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“Krug’s ‘Sanctuary,’ A Critical Analysis,” Up Yer Sleeve website and cd jacket, November 2002


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Krug’s Sanctuary Critical Analysis

In 1955, the great African-American ex-patriot, James Baldwin, whose works include Go Tell it on the Mountain, and 220px-Roasted-Marshmallow, published a short story set in New York City about a musician, a drummer, whose artistry took the form of near demon possession, and who sluiced the overwhelming nature of his creativity with heroin. The story is called “Sonny’s Blues,” and I still see it anthologized, mostly in freshman Introduction to Literature texts. I guess college students are still reading it. I hope they are.

In addition, of course, to being a wonderful piece from a literary point of view, the story addresses two important questions about the effects of fame and the nature of composition. The questions are important because we still ask them. My students ask them all the time. The first is: Why is it that so many artists suffer from addictive behaviors? The second is: Does the artist know what the critic knows during the act of composition? I.e., does he put all that stuff in there on purpose?

Gail Krug’s lyrically fascinating song “Sanctuary,” which appears on Utah band Up Your Sleeve’s first cd, Deceptive Little Sweets, takes on both of these questions from the artist’s perspective. Like the character, Sonny, in “Sonny’s Blues,” the speaker in this song is possessed by her creativity to the degree that it has become an alien being she would rather live without. “I would stop you if only I could.” I believe it is typical to think about the experience of inspiration as something noble. But Krug shows it to us otherwise, as a dybbuk she must wake with, a dybbuk that lurks in her face, a dybbuk that has got into her very breath. “[I]t’s like arguing with breathing.”

What we must realize as a thinking audience is that her experience is not exceptional, but normal to the artistic endeavor. The creative process is not a matter of, as Mark Knopfler so coolly put it, “Maybe get a blister on your little finger/Maybe get a blister on your thumb.” Composition is a painful process that rakes the soul clean, allowing “no secrets remaining,” and has few rewards even for those who are successful. It leaves her “bleeding … just dead.” The final irony is that those who are most accomplished are frequently the most misunderstood; the clearest statements are often misinterpreted. All that anguish and no one even gets the point! Meanwhile the demon has wrung the soul of all its juice, and the pain of experience, or memory, rendered however symbolically brings with it not catharsis, but more pain.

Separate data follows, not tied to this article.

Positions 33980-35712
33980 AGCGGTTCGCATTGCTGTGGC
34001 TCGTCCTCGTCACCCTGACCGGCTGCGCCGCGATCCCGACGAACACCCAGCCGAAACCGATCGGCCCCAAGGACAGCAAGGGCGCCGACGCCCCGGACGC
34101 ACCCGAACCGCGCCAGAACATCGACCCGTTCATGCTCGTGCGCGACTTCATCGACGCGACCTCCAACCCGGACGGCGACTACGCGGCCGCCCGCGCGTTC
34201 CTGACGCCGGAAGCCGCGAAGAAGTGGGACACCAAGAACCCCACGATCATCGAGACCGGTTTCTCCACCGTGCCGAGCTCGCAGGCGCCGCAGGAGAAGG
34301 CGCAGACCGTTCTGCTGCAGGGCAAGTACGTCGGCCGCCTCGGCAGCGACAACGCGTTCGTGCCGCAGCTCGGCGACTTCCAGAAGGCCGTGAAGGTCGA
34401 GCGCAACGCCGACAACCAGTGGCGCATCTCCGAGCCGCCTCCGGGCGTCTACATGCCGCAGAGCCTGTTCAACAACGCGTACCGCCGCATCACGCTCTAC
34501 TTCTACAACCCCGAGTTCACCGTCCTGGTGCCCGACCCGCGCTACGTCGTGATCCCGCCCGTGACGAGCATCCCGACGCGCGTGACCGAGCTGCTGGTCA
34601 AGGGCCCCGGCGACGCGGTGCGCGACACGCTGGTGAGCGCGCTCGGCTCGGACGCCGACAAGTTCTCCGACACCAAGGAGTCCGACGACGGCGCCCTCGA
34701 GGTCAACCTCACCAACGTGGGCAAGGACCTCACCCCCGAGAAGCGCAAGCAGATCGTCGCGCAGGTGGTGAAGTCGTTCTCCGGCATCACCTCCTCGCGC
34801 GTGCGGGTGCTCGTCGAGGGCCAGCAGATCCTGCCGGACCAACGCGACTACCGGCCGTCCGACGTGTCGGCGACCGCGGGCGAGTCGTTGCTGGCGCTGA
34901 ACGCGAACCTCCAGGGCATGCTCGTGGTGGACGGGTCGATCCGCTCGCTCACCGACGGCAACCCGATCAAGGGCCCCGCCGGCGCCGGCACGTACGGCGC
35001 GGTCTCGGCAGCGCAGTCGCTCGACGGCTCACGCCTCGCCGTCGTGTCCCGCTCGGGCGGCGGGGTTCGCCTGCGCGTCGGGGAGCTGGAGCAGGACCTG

There’s a 1978 Jack Nicholson movie called Terms of Endearment in which old Jack tells Shirley McLaine that she needs a lot of drinks “to kill the bug that [she has] up her ass.” For artists it should only be that simple. Krug’s metaphor for sanctuary is more to the point, “needing/A sanctuary, a sanctuary, a sanctuary from my very own soul.” Rather than drowning the demon it must be isolated. Any incantation that sings such a demon to sleep and thereby allows the speaker to separate herself from it, however briefly, is viable.

So I return to my original questions. First, why do artists need so many incantations? The answer is: they don’t. It seems that they do because they live so much in the limelight, but really it’s the high profile cases we hear about. Artists, like other people, indulge in disciplined escapes that rather than being about their work, constitute the only relief they have from their work, and therefore make the work possible. Perhaps not all artists have demons that need to be pacified. But for those who do, the luxury must be controlled, or in the end there will be no demon to tame. The artist will be dead.

As for the second question, do artists really intend to express all that we as audience tend to find, the answer is: yes. Of course they do. “You’re in my face and in these lines.” But we must make a distinction between conscious and unconscious intent. Think of Michael Jordan throwing a basketball. He has a certain perceptual ability, a sense of the relation between space and time that the rest of us perceive but dimly. There is no doubt that he makes those baskets deliberately, but I don’t think he always makes them consciously. The perception of what is right and fitting for the situation is simply there, and he acts on it. So the artist’s perception of what is right and fitting for her endeavor is there, felt consciously or not. And she acts on it; it “{j}ust pour[s] out of [her] head again.”

So why do it? If it hurts so damn much (Yeah, I know. So cry me a river.), why go through it? There are two answers to this question, too.

The first is: no choice. We may invite the muse, that is, the object our imaginations spring upon, but inspiration itself waits for no summons. If we suppress it, it wrecks life, ruins love, and leaves us in the gutter. If you think I’m being melodramatic, or making metaphors, just look into the next gutter you see.

The second answer is: hope. From a biological standpoint, only time can tell us – in it’s measurement of how well we’ve survived, and how many of our genes have made it one more step into the future – whether or not we’ve made the right choices, done the right things. Created works are packed with a similar chemistry. You hear writers talk about “killing their children,” that is, scrapping their favorite sentences and paragraphs to preserve the beauty and integrity of the whole piece. In the end, we paint, and make films, and dance and write songs like “Sanctuary” in hopes of survival.

Some piece of ourselves, perhaps the best of ourselves is carried forward into the future.


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